She points out that fire is a natural part of the cycle for healthy forests, but for more than a century people have focused on suppressing fires, leaving the tinder-like material to build up. “The longer we suppress fires and leave the fuel sitting there, the worse it is in the long run,” she said. “So efforts that mitigate the risk of fire are hugely important. As with medicine, I think prevention is really the way to go.”
To mitigate against fire, Greyshirts take tree limbs out up to the 8-foot mark.
Kidd and others say a big reason they volunteer on mitigation projects like this for Team Rubicon is the break from routine it provides, and the camaraderie. “The reason I am so passionate about this organization is that it provides a purpose for veterans,” says Patrick Smith, a 23-year U.S. Army veteran who is coordinating logistics for the operation. Smith works as a Deputy Sheriff in charge of animal cruelty for Harris County and as a physician’s assistant at Memorial Herman Hospital in Houston. “Team Rubicon takes our skills and experience and finds a place where they can be put to good use,” he says.
Greyshirt Keith Elwell, a former project engineer for the defense industry, joined in 2018 after seeing people in Houston trying to cope with the aftermath of Hurricane Harvey on the news. “Man, I’m sitting there just watching. I’m thinking ‘I’ve got some skills. I can help. I can do stuff’,” he says. He has now gained enough training and experience as a sawyer to mentor others.
Since then, he says, he’s “been all over the place”—from clearing trees felled by a fierce storm in Wisconsin to tearing down homes destroyed by Hurricane Michael in Panama City, Florida to cleaning up after the Mississippi River Flooded in Vicksburg, Tennessee. “There are all different roles and no two situations are the same,” he says. “I’ve been fortunate enough to help people on the worst day of their lives.”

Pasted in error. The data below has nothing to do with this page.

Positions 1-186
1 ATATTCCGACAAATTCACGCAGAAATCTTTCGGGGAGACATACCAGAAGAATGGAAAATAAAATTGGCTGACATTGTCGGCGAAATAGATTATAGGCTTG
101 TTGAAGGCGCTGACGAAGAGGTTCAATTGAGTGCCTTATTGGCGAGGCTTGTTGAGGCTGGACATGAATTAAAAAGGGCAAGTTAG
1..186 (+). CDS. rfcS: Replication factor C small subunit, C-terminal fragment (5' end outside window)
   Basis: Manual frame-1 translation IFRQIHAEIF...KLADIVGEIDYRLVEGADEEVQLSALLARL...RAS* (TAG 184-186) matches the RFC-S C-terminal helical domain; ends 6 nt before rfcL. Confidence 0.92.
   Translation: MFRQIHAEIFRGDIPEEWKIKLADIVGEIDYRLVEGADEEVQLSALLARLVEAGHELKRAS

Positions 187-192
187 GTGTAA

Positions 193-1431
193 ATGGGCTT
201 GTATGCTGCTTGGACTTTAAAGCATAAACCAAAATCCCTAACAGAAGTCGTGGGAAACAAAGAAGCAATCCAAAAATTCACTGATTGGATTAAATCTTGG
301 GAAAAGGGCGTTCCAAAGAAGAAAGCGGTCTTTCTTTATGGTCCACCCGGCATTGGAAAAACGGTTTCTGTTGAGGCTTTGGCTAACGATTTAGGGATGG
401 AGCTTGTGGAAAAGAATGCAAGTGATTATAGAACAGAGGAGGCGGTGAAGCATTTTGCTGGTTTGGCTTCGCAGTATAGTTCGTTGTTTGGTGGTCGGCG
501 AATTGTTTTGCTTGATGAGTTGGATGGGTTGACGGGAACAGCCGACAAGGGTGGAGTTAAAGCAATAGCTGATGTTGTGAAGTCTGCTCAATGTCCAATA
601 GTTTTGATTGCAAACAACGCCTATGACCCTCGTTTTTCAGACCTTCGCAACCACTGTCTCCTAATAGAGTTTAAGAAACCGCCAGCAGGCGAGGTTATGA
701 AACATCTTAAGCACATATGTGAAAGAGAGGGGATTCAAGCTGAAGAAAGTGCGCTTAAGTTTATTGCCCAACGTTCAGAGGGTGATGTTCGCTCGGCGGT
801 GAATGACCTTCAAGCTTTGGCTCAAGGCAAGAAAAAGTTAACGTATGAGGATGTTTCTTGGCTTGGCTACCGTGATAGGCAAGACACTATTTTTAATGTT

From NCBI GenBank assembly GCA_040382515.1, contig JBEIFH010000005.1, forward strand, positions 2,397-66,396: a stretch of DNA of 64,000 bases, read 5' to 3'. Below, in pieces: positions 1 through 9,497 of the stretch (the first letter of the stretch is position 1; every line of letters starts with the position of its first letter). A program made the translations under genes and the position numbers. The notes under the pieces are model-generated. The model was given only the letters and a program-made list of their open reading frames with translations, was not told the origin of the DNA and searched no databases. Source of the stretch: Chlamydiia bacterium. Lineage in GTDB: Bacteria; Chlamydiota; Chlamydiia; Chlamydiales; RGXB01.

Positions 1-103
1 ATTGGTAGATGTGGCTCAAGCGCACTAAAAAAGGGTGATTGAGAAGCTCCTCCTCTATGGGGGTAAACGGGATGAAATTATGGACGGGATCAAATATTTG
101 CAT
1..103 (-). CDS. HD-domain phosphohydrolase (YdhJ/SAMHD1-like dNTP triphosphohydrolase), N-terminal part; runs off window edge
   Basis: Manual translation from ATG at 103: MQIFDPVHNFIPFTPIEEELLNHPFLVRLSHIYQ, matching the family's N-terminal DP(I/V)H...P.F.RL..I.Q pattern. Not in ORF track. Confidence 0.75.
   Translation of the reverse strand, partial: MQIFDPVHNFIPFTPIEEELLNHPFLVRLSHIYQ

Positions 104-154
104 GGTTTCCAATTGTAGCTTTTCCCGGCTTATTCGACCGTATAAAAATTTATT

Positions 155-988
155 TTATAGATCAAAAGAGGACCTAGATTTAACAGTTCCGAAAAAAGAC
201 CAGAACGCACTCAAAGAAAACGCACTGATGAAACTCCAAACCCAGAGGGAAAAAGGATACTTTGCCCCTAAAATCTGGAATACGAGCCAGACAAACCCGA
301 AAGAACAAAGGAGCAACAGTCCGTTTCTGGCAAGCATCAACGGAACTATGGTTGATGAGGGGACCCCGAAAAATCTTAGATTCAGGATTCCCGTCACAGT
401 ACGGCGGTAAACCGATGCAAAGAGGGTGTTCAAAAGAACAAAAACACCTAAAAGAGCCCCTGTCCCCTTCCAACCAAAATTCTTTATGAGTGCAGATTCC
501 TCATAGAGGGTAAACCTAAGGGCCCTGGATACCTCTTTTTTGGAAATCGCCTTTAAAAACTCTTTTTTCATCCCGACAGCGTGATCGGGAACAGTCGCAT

OVER TWO WEEKENDS, MONTHS GET WHITTLED AWAY
It’s hard to put into words how meaningful the mitigation effort is to the county officials and inhabitants of this scenic area, says Mark Pettigrew, a Trails and Preserves Steward for Williamson County. We sat down on a couple of flat rocks in front of the trailhead and he gestured to the activity around us. “I’m one of only two main employees for the Williamson County Conservation Foundation. To get all this done would have taken us months and months,” he says.
Pettigrew points to the area in front of us, where the preserve abuts a busy road and neighborhood. The teams are mostly finished here and it looks like an arboretum with a wide, mulched path shaded by a graceful canopy of trees. “The most hazardous area is along this road and we’ve got the whole place completely cleared out and ready to go,” he says. “It’s phenomenal.”
Without the help of the Team Rubicon Greyshirts, it’s not clear when—or if—fire mitigation in the preserve would get done. As the county’s Emergency Management Specialist, McKnight says he knows that there’s currently no budget for the work. Grants often require extra steps and cost matching. “It’s a creative strategy for getting projects like this done,” says McKnight. “It requires a minimal investment on our behalf—some food and porta-potties—and we’re saving hundreds of thousands of dollars in labor costs. It’s a win-win.”